When the fears about Unit 4 first appeared, there were occasional comments on blogs by nuclear engineers who tried to assure people that the fuel rods would be sufficiently cooled down within a couple years, and the doomsday scenario would not come to pass. These messages fell silent for a long time, but finally reappeared this week in an article in Bloomberg: Three Mile Island Veteran Optimistic on Fukushima Fuel Removal. It was curious that someone working on the operation was now made accessible to the media. The news story was long overdue after the media had been reporting on it for months from the viewpoint of outside critics who were deeply worried about the situation. Now, finally, there is some limited comment on the situation from the people officially in charge. I suspect TEPCO would have preferred to say nothing, but the international attention from alternative media and NGOs forced them to admit they have to say something to try to take control of the narrative (Here is their video production explaining the operation).
The Three Mile Island veteran working as an adviser for TEPCO said, “There’s no indication based on sampling of the water that the fuel has been damaged in any significant way… There’s a high confidence that the defueling of the pool can go in a normal way.”* The article mentions that two rods were removed as a test, and these were found to be unbroken. Based on this, and water sampling, it is assumed that all the remaining rods, over a thousand of them, are intact! It seems like another case of TEPCO failing to ask, “OK, but what if…” I guess we just have to take their word for it because who else, besides these nuclear industry cheerleaders, could do this job?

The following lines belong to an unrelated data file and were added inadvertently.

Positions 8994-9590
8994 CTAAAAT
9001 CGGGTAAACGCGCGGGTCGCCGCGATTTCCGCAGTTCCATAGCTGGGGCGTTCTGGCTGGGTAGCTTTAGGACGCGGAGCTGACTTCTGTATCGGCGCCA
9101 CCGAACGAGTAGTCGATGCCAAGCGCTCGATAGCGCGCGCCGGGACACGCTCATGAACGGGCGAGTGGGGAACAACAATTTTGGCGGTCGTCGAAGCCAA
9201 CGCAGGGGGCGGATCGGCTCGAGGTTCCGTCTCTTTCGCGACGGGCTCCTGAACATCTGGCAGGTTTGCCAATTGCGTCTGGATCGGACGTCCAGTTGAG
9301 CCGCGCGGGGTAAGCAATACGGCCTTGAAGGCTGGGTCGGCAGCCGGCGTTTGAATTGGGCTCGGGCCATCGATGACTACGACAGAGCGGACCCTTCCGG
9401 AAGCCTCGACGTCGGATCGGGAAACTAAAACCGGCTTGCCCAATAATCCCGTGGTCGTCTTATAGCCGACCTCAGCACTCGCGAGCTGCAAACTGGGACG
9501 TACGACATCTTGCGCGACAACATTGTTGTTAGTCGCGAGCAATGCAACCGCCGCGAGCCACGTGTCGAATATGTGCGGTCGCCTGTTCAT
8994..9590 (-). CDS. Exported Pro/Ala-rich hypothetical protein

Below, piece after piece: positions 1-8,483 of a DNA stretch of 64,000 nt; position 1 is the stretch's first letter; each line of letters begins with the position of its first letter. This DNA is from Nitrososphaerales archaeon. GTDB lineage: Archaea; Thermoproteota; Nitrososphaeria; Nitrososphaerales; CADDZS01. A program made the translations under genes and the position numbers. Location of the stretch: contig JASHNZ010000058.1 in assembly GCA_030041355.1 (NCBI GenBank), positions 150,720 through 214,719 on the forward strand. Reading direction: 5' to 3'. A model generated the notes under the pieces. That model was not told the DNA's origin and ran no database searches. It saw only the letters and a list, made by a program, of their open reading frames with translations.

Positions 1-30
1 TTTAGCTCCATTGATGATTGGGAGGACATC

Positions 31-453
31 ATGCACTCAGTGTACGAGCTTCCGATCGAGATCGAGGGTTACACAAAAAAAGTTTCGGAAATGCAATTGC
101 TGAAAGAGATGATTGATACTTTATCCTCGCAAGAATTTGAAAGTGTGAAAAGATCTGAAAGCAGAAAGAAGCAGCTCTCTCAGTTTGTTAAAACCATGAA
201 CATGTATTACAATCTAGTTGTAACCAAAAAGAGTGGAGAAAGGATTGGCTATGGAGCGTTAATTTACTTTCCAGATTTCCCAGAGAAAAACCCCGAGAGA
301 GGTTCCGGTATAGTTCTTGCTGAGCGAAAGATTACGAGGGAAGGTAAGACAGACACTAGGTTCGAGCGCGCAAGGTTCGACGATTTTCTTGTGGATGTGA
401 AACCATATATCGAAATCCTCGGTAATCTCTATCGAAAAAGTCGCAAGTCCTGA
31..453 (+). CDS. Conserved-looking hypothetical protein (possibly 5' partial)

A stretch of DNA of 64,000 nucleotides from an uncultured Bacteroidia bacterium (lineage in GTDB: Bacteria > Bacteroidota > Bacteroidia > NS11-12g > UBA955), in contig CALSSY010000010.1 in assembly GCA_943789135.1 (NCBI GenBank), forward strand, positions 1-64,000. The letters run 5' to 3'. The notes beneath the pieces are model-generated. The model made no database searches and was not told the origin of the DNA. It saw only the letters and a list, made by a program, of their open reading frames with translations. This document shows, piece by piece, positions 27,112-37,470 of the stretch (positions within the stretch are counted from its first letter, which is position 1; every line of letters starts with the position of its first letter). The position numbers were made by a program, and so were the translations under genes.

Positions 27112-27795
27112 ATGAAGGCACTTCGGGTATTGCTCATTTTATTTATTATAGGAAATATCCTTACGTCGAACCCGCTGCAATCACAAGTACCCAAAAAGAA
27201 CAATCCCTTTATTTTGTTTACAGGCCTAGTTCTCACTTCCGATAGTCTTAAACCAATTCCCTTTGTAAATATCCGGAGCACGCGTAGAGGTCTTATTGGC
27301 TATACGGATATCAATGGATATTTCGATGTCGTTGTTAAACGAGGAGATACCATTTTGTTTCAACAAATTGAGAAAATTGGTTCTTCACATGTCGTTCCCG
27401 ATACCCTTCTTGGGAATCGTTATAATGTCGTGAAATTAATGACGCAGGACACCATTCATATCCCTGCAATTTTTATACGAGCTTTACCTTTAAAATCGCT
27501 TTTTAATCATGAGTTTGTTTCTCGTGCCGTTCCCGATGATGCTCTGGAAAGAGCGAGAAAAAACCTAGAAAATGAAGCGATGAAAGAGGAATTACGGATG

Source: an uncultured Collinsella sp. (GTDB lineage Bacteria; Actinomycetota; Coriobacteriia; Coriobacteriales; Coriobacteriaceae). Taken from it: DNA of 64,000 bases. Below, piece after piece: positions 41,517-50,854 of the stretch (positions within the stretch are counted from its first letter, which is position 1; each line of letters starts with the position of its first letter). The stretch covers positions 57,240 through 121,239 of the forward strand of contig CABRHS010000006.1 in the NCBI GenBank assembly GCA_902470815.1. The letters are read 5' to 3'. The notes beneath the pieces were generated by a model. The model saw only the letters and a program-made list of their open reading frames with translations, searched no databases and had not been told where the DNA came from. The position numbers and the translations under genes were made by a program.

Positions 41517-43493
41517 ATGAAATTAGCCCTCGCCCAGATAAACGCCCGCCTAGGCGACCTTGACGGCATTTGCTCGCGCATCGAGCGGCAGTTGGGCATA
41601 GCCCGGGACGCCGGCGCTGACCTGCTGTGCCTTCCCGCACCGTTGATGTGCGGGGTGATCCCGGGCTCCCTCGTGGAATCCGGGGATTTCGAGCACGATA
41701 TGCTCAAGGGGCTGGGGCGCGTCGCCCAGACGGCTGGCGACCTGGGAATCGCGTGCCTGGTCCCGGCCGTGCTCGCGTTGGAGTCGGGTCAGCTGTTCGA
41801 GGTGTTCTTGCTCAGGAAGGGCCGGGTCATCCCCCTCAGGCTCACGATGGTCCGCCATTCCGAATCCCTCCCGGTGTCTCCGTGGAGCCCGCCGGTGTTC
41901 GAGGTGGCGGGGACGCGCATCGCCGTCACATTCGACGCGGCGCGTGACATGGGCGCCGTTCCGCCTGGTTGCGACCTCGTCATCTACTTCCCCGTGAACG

The notable reveal in the report was in comments by another voice for TEPCO, spokeswoman Mayumi Yoshida:

It hasn’t been decided where the fuel will eventually be taken for storage, Yoshida said. She said she couldn’t provide additional details about when the removal would begin, citing treaties aimed at reducing the risk of terrorist attacks.

So it seems like under those Tyvek suits officials have all been wearing diapers too, prepared to shit themselves at any time. Unit 4 has been sitting open to the sky for 30 months now, a very vulnerable target, with scarcely any mention of the terror risk having appeared in the mass media. It is reasonable to assume that the “international community” has been aware of the vulnerability and doing a lot behind the scenes, all the while ignoring the critics, petitions and campaigns to take action. The less said the better.